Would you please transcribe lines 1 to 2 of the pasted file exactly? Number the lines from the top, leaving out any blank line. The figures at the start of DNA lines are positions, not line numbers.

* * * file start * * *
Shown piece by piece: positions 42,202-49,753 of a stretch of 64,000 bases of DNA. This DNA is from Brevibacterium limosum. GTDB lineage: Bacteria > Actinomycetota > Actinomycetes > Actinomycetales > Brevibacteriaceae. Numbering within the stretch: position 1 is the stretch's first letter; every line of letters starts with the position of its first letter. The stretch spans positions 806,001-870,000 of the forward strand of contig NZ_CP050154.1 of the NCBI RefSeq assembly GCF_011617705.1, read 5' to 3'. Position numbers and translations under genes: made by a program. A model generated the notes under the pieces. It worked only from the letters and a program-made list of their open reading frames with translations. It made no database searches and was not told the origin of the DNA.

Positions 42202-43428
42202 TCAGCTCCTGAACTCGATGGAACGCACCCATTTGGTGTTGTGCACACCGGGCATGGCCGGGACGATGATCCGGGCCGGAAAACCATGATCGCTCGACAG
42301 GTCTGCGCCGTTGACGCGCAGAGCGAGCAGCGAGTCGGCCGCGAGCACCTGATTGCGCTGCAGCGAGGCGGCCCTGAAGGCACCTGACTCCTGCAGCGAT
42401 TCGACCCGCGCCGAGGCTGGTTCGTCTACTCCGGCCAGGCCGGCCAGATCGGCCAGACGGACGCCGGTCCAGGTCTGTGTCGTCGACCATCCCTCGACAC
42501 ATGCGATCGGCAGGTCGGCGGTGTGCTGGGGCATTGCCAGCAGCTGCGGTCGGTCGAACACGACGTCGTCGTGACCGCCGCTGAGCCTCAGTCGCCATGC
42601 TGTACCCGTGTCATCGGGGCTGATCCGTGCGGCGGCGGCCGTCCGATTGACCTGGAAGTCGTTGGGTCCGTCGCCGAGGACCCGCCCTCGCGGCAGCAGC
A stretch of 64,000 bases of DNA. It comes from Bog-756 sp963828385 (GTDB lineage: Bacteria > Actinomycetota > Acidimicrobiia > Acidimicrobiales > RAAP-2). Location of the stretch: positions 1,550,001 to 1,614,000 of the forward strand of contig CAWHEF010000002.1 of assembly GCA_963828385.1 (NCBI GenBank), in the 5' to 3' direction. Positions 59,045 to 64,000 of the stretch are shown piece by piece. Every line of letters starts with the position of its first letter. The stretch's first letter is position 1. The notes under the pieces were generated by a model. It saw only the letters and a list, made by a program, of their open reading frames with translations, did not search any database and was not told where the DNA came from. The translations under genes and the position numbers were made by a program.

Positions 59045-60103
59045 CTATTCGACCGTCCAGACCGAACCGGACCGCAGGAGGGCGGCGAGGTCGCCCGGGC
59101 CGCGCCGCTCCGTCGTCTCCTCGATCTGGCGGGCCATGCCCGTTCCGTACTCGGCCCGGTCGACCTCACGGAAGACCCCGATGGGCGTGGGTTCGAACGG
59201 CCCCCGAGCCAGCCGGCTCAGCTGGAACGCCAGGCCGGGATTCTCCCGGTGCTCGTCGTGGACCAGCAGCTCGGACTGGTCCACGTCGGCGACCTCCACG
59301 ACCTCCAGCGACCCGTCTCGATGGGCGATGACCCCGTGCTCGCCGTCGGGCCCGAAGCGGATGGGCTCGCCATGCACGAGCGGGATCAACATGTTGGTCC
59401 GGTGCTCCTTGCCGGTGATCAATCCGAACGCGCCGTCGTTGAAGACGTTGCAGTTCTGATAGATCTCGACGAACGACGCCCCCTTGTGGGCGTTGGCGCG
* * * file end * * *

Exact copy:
Shown piece by piece: positions 42,202-49,753 of a stretch of 64,000 bases of DNA. This DNA is from Brevibacterium limosum. GTDB lineage: Bacteria > Actinomycetota > Actinomycetes > Actinomycetales > Brevibacteriaceae. Numbering within the stretch: position 1 is the stretch's first letter; every line of letters starts with the position of its first letter. The stretch spans positions 806,001-870,000 of the forward strand of contig NZ_CP050154.1 of the NCBI RefSeq assembly GCF_011617705.1, read 5' to 3'. Position numbers and translations under genes: made by a program. A model generated the notes under the pieces. It worked only from the letters and a program-made list of their open reading frames with translations. It made no database searches and was not told the origin of the DNA.

Positions 42202-43428